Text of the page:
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    • Rick

      Members Only Fluid Forum View   08/08/2017

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busse3775

Weed Lines

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You hear guides and pros always talking about fishing next to weed lines ALL THE TIME. The one thing they don't discuss or explain is how they go about finding these weed lines. The guides and pros have a lot more time to scout to find these, but how does a weekend fisherman go about finding them. What is your guys opinion or advice on fishing weed lines?

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I fish a little 12 foot and can dump a little water in the bottom and use my flasher from ice fishing right on the hull.  Not the best picture but I can usually find where there are lines and drops decent enough.  Our lake is also ridiculously clear so that helps just seeing them sometimes also.

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A weed line is just the edge of the weeds that you can see as they peter out where the water gets too deep, in general.  You can see them, or see them on your depth finder if you have one, or feel them with your lure.    

You can find a weed bed by trolling a lure like a shad rap or other diver. 

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They are very easy to see with your depth finder or like other said, drag a lindy rig or jig on the bottom and you will soon find the weed line.

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We were on a very clear lake this weekend and I expected to find weed lines for the eyes, but there wasnt any grown up yet...I thought they would be there by now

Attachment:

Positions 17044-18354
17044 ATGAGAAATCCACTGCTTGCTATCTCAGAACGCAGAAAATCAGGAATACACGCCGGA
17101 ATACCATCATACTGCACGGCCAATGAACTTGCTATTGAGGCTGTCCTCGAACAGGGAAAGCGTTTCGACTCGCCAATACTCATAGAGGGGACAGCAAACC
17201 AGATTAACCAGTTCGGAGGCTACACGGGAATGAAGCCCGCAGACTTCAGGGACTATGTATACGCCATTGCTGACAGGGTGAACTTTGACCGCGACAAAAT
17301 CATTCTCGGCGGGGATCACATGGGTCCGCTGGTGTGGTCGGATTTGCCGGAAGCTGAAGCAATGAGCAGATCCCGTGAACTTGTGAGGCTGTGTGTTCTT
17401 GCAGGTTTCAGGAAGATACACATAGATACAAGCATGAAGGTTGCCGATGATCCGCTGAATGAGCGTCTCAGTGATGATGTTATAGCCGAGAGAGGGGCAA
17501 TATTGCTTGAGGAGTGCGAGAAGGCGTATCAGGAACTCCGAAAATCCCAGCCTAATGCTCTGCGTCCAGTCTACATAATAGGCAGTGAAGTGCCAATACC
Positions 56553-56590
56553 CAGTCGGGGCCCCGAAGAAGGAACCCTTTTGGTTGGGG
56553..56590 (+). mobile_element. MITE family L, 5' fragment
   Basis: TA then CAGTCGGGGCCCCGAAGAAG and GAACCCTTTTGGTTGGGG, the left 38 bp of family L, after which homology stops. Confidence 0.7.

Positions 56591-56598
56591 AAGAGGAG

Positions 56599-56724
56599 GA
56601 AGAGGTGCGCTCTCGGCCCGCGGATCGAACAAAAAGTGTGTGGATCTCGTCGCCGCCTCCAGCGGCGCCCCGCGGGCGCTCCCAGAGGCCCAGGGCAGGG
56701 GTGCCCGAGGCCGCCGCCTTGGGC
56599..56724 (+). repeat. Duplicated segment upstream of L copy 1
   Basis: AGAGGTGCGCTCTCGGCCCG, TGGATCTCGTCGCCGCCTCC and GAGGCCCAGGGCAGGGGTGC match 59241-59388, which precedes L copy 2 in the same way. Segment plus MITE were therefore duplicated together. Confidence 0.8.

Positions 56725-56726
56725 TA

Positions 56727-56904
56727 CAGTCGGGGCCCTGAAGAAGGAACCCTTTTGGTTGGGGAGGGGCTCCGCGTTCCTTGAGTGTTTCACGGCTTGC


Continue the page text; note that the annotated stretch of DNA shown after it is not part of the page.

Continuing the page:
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A lot of lakes you'll find the weed edge now right before the first deep break. 

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Are you guys finding good weeds right now?? I've been on a few lakes with clear water and didn't see much for weeds growth yet.

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Was on a local lake last night. Was very easy to see the weeds on the depth finder and when the wind died down it was easy to actually see them in 14' of  water. this lake is pretty clear. They are getting pretty tall.

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do you guys use your finder to find/mark weed lines? generally speaking, is a finder worthless when fishing the inside edge? a picture of sonar or Side imaging of a weedbed or weedline would be cool to see

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Ya I'll drive until I  find weeds then go in a little to make sure there's a lot of weeds and go back out and try and follow the edge of it...I fished a lake 2 years ago for the first time, could not find the walleyes for the life of me.Then I found a patch of weeds that were probably 50×50yds and it was fish on...Early and late casting jigs on the edges of the weeds and mid day throwing a slip bobbers right in them...